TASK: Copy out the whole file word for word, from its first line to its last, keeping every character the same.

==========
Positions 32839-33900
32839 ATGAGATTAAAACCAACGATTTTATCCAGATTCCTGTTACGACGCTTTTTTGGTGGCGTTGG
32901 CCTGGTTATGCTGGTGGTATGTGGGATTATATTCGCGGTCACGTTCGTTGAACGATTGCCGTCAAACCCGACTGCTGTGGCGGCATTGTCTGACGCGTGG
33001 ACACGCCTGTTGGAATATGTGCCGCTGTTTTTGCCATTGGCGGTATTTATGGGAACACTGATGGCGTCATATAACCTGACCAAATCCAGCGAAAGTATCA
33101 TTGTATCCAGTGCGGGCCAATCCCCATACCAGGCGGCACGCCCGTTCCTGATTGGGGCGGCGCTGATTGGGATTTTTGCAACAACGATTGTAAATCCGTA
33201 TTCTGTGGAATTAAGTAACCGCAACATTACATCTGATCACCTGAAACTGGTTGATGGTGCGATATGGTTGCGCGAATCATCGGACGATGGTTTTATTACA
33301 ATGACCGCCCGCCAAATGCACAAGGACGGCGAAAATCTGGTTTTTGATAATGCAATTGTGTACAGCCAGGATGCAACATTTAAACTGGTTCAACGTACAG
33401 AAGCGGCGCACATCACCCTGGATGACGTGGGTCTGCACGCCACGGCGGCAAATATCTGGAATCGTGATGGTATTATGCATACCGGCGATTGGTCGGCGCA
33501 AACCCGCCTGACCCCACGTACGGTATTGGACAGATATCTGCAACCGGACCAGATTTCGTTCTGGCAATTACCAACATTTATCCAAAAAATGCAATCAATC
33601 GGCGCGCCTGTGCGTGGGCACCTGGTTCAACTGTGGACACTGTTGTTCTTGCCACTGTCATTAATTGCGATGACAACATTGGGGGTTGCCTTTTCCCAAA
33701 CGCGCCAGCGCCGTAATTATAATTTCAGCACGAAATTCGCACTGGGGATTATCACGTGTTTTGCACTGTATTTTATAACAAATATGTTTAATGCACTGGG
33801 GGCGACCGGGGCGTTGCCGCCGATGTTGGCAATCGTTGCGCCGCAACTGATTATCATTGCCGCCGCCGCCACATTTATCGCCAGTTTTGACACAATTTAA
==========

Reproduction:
Positions 32839-33900
32839 ATGAGATTAAAACCAACGATTTTATCCAGATTCCTGTTACGACGCTTTTTTGGTGGCGTTGG
32901 CCTGGTTATGCTGGTGGTATGTGGGATTATATTCGCGGTCACGTTCGTTGAACGATTGCCGTCAAACCCGACTGCTGTGGCGGCATTGTCTGACGCGTGG
33001 ACACGCCTGTTGGAATATGTGCCGCTGTTTTTGCCATTGGCGGTATTTATGGGAACACTGATGGCGTCATATAACCTGACCAAATCCAGCGAAAGTATCA
33101 TTGTATCCAGTGCGGGCCAATCCCCATACCAGGCGGCACGCCCGTTCCTGATTGGGGCGGCGCTGATTGGGATTTTTGCAACAACGATTGTAAATCCGTA
33201 TTCTGTGGAATTAAGTAACCGCAACATTACATCTGATCACCTGAAACTGGTTGATGGTGCGATATGGTTGCGCGAATCATCGGACGATGGTTTTATTACA
33301 ATGACCGCCCGCCAAATGCACAAGGACGGCGAAAATCTGGTTTTTGATAATGCAATTGTGTACAGCCAGGATGCAACATTTAAACTGGTTCAACGTACAG
33401 AAGCGGCGCACATCACCCTGGATGACGTGGGTCTGCACGCCACGGCGGCAAATATCTGGAATCGTGATGGTATTATGCATACCGGCGATTGGTCGGCGCA
33501 AACCCGCCTGACCCCACGTACGGTATTGGACAGATATCTGCAACCGGACCAGATTTCGTTCTGGCAATTACCAACATTTATCCAAAAAATGCAATCAATC
33601 GGCGCGCCTGTGCGTGGGCACCTGGTTCAACTGTGGACACTGTTGTTCTTGCCACTGTCATTAATTGCGATGACAACATTGGGGGTTGCCTTTTCCCAAA
33701 CGCGCCAGCGCCGTAATTATAATTTCAGCACGAAATTCGCACTGGGGATTATCACGTGTTTTGCACTGTATTTTATAACAAATATGTTTAATGCACTGGG
33801 GGCGACCGGGGCGTTGCCGCCGATGTTGGCAATCGTTGCGCCGCAACTGATTATCATTGCCGCCGCCGCCACATTTATCGCCAGTTTTGACACAATTTAA